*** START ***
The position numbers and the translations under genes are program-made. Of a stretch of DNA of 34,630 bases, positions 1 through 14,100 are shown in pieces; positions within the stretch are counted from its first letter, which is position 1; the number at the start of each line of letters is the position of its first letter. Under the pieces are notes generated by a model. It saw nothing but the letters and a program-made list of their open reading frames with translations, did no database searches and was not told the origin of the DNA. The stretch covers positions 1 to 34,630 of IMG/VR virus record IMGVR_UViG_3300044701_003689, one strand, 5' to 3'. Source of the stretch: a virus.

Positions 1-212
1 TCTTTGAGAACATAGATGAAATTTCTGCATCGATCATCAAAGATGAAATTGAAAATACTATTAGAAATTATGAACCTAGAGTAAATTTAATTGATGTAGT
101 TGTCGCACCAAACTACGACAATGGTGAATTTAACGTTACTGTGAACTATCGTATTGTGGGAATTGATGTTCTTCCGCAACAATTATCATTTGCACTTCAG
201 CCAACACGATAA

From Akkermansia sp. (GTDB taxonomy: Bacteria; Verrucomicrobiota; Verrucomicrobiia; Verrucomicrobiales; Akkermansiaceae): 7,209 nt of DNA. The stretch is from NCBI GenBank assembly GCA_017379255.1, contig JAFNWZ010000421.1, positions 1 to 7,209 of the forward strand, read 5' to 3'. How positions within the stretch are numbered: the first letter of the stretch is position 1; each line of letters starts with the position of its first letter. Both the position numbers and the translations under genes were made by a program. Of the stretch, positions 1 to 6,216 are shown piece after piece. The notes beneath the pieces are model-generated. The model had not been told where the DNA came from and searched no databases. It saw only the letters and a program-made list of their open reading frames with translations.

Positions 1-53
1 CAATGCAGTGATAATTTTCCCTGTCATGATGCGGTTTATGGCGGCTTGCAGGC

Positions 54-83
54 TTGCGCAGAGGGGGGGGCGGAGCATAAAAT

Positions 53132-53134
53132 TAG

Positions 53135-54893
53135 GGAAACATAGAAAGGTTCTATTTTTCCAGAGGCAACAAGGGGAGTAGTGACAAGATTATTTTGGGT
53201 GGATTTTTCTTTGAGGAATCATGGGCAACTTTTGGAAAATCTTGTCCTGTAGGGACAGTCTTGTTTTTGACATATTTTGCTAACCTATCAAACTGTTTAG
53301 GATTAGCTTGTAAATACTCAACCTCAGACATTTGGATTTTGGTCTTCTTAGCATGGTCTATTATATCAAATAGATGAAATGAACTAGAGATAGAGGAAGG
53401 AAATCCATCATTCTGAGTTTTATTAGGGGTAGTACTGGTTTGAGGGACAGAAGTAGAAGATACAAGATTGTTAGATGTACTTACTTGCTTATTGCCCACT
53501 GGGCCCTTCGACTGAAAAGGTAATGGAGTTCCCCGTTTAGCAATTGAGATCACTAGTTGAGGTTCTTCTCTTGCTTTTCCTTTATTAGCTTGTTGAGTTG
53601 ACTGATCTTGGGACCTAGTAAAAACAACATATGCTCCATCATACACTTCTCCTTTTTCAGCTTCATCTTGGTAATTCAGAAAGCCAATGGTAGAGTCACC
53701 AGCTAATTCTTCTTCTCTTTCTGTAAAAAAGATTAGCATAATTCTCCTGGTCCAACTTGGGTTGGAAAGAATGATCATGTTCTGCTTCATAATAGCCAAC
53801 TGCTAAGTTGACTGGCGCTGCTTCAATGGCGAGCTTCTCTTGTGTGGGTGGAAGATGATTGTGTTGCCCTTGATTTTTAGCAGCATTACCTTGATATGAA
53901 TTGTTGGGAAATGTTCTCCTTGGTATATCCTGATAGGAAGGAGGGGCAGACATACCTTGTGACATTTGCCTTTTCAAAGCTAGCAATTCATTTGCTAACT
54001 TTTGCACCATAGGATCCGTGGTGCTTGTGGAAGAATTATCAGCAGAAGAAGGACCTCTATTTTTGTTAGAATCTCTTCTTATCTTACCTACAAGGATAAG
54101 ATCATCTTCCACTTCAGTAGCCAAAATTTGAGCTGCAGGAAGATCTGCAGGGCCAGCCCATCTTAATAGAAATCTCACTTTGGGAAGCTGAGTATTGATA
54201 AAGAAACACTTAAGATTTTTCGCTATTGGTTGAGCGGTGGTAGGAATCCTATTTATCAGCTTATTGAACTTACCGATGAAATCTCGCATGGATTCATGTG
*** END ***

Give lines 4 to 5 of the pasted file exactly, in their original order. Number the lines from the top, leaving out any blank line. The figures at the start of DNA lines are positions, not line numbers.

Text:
101 TGTCGCACCAAACTACGACAATGGTGAATTTAACGTTACTGTGAACTATCGTATTGTGGGAATTGATGTTCTTCCGCAACAATTATCATTTGCACTTCAG
201 CCAACACGATAA